7. 7. LINE DIAGRAM OF EXPERIMENTAL SET-UP Malaviya National Institute of Technology 7
  8. 8. FABRICATED AIR-BOX AND FUEL METERING ARRANGEMENT Malaviya National Institute of Technology 8
  9. 9. ELECTRICAL LOAD BANK WITH CONTROL PANEL FABRICATED AND INSTALLED FOR THE CI ENGINE Malaviya National Institute of Technology 9
  10. 10. PROPERTIES OF CRUDE MAHUA OIL AND DIESEL Fuel Specific Calorific Carbon Ash Pour Flash Water Kinematic gravity Value residue content point point content viscosity (MJ/kg) (%) (%) (oC) (oC) (%) (cSt at 40oC) Crude 0.9040 Mahua Oil 38.863 0.4215 0.021 15 238 Trace 37.18 Diesel 45.343 0.0337 0.006 < -5 47 Trace 2.44 0.842 [2] Malaviya National Institute of Technology 10
  11. 11. PERFORMANCE CHARACTERISTICS Brake Specific Fuel Combustion (BSFC) • BSFC for CMO/blends are higher than diesel at 200 kgf/cm2 (rated). • B20 shows marginally better BSFC than other blends. • C.V. of mahua oil is less, so BSFC for higher blends were higher than diesel. For B100 it is higher by 11–25% at rated engine parameters. • Minimum BSFC was obtained at 230 kgf/cm2 IOP for all fuel blends. • But, further increase in IOP deteriorated the BSFC. 11
  12. 12. PERFORMANCE CHARACTERISTICS (cont’d) Brake Thermal Efficiency (BTE) • BTE in general, reduced with the increasing concentration of mahua in the blends. In all cases, it increased with increase in load. • Maximum thermal efficiency for B20 was comparable with diesel. • Highest BTE, 28.9% occurred at 230 kgf/cm2 at full load due to better atomization and mixing with air thus enhancing combustion. • Too high IOP led to delayed injection and lower BTE.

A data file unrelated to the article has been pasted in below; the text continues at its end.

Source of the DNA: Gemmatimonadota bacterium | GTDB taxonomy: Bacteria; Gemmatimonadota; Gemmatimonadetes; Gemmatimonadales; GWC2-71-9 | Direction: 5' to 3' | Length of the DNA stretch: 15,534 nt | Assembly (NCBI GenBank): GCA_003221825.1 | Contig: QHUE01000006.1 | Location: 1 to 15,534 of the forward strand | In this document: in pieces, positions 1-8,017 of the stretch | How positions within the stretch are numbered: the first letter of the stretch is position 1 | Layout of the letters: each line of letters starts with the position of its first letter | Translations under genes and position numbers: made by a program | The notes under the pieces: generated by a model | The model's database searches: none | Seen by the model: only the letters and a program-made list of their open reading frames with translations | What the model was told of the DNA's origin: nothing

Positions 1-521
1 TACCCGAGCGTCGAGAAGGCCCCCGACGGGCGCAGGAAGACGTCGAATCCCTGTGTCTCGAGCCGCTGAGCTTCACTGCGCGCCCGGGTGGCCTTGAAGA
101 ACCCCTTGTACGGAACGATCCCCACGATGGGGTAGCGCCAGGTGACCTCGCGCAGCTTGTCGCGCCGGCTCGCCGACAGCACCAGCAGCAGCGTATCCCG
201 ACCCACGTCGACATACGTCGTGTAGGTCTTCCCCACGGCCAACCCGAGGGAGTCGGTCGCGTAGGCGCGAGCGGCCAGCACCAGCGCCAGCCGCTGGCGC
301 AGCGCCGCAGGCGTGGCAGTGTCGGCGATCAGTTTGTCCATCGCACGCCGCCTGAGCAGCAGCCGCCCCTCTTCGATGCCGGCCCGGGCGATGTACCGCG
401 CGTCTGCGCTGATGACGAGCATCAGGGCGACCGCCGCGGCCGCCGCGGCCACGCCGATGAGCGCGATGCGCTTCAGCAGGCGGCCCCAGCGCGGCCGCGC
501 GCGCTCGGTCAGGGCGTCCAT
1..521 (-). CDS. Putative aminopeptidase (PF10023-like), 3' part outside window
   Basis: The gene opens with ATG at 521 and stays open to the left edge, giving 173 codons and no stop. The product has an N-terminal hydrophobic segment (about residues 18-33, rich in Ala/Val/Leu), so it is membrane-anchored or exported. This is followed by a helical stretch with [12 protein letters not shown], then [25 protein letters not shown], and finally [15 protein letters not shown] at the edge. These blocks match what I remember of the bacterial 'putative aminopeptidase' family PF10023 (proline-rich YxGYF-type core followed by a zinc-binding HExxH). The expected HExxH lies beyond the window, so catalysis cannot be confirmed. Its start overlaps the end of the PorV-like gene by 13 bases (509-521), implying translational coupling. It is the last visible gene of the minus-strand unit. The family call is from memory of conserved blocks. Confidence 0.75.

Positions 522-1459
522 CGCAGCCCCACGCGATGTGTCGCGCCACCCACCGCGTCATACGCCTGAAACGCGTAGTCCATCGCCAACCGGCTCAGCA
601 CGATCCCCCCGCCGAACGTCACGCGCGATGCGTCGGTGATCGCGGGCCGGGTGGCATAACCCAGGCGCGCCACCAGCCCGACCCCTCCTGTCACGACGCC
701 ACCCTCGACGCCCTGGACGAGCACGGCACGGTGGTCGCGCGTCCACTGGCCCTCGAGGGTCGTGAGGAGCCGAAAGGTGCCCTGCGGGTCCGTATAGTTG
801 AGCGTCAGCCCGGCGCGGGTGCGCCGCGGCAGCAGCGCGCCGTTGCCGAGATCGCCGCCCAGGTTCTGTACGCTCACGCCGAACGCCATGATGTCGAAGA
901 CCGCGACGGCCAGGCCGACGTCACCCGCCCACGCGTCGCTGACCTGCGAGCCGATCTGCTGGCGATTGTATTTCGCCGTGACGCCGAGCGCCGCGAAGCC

13. 13. PERFORMANCE CHARACTERISTICS (cont’d) Exhaust Gas Temperature (EGT) • EGT increased with load for all the fuels tested. • EGT increased with increasing concentration of mahua oil. • EGTs were higher for modified engine operated with higher IOP. • Improved air motion and better mixing improved combustion and increased the EGT. Malaviya National Institute of Technology 13
  14. 14. EFFECT OF IOP ON BSFC Malaviya National Institute of Technology 14
  15. 15. EFFECT OF IOP ON BTE Malaviya National Institute of Technology 15
  16. 16. EFFECT OF IOP ON EGT Malaviya National Institute of Technology 16
  17. 17. EMISSION CHARACTERISTICS Nitogen Oxides (NOX) • Increasing proportion of mahua oil in the blends increased NOx emissions slightly (within 4 %) vis-a-vis diesel. • NOx concentration varied almost linearly with load. • As the load increases, the overall fuel–air ratio increases, so better burning with higher temperatures leads to NOx formation. • NOx level was directly related to the EGT, but inversely related to smoke. • NOx level increases with increasing IOP due to faster combustion and higher temperatures attained. Malaviya National Institute of Technology 17
  18. 18. EMISSION CHARACTERISTICS (cont’d) Smoke • Smoke increased sharply with increase in load for all fuels tested. • Large difference in smoke levels between B100 and HSD at full load. • Mahua and its blends produced less smoke than pure diesel. • The smoke level of CMO gets decreased when the IOP increases. The lowest smoke opacity is obtained for M100 with 240 kgf/cm2. Malaviya National Institute of Technology 18